NoiseInsideMyHead

Members
  • Content count

    1,101
  • Joined

  • Last visited

  • Days Won

    6

About NoiseInsideMyHead

Recent Profile Visitors

1,943 profile views
  1. By height.
  2. Suddenly I realize how clean and technically proficient last night's game was.
  3. Do nitro pills come in green?
  4. More information from USA Hockey. http://www.usahockey.com/news_article/show/771106?referrer_id=752796 Demanding paid guest travel, paid nanny/child care, and business class airfare is going to turn a lot of people off. Not helping the cause, IMHO.
  5. Playing Denver in the conference semis is an entirely different animal than a national at-large team (basically at home) in the NCAA regionals, especially with some of the bracket projections I've seen. I'd give UND a much greater chance of winning at least one in Fargo, even though I haven't written them off tonight. I think your focus on recruiting is misplaced entirely. UND is UND, and guys will want to play here regardless of what happens in the next 10 days.
  6. It's not even 'old news' anymore to the rest of the world. The only people keeping the flame burning are local die-hards.
  7. Faison had a coupon.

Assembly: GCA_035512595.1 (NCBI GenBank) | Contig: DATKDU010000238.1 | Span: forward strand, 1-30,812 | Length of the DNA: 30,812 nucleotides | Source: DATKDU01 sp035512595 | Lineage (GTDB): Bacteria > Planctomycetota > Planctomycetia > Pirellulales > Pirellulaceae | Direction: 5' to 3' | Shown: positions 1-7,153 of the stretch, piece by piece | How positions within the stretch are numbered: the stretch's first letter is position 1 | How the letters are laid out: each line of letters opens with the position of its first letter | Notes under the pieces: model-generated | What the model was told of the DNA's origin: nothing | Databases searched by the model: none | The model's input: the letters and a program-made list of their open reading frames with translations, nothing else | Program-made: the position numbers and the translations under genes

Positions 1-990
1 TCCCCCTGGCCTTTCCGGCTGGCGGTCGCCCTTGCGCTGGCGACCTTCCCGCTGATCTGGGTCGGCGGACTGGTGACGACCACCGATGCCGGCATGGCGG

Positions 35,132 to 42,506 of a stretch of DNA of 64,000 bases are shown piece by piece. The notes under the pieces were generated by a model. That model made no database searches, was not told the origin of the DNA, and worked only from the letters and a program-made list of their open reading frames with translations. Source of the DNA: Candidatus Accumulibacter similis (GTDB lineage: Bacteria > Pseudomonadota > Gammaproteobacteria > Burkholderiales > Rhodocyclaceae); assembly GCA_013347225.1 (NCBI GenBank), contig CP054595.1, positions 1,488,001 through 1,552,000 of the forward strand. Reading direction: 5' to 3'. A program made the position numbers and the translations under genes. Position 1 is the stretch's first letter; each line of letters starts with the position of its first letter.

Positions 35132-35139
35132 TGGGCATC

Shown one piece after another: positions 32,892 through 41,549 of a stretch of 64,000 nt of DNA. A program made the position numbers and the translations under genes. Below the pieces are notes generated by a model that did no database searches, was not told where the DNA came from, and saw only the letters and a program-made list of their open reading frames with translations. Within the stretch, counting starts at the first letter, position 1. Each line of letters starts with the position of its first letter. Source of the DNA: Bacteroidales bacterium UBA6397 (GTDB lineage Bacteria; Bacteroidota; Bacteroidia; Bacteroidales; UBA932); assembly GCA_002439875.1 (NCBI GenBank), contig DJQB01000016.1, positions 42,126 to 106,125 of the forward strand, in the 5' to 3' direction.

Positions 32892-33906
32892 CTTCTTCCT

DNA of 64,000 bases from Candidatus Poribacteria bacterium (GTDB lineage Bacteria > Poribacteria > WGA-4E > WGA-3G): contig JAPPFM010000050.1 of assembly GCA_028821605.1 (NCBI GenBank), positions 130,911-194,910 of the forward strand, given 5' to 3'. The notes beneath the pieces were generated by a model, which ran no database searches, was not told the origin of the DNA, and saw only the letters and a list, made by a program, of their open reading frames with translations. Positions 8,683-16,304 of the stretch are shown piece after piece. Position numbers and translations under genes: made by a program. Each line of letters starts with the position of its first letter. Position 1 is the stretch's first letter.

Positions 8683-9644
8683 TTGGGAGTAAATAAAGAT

8. I know the notion of amateurism and the Olympics is laughable, but consider the following. Under the traditional model, I suspect the Olympics used to feature younger athletes. Namely, high school and college-aged kids who had relatively little financial need (i.e., they were full time students, living at home or on scholarship) and often abundant support (i.e., they were their parents' dependents). I'm going to paint with a broad brush and say that certain sports are tilted towards upper ends of the socio-economic spectrum; poor inner-city kids are not playing high-level hockey. (The economics of youth sports are a different issue, entirely, and I'm leaving that alone here.) Older Olympians, on the other hand, necessarily found ways to make ends meet when they weren't competing, and trained locally. Several of the WH players are entering their second or THIRD Olympic cycle. These are not kids, they are adults. Yet, they are looking to USA Hockey for what amounts to extraordinary financial support. Maybe it's not the economic model that is the problem here, but rather the fact that the athletes have aged out and their personal situations have materially changed. If you are 26, 27, 28 years old with a college education and haven't figured out a way to support yourself, then perhaps training and sports that do not put food on the table should take a back seat to being a grown up. Being an Olympian and representing your country is a privilege, not a right. All achievement is borne out of personal sacrifice. Some sacrifices are greater than others, and let's face it -- life isn't fair. There will always be somebody who has it better, or whom you perceive to have it better. Most Olympic sports don't offer professional opportunities, period, and nobody is buying tickets to watch. For all of the flaws inherent in USA athletics, I believe the actions of the WH team today are a black eye and an insult to the thousands of men and women who have trained and persevered and competed honorably and made tremendous sacrifices in pursuit of an Olympic dream that few will ever realize. The pride of wearing the colors and marching into that stadium behind the flag and the gratitude of a nation are all the compensation they will ever receive. Maybe we should just refresh the roster and see what happens. USA! USA! USA! As the saying goes, it's the name on the front of the sweater that counts, not the name on the back.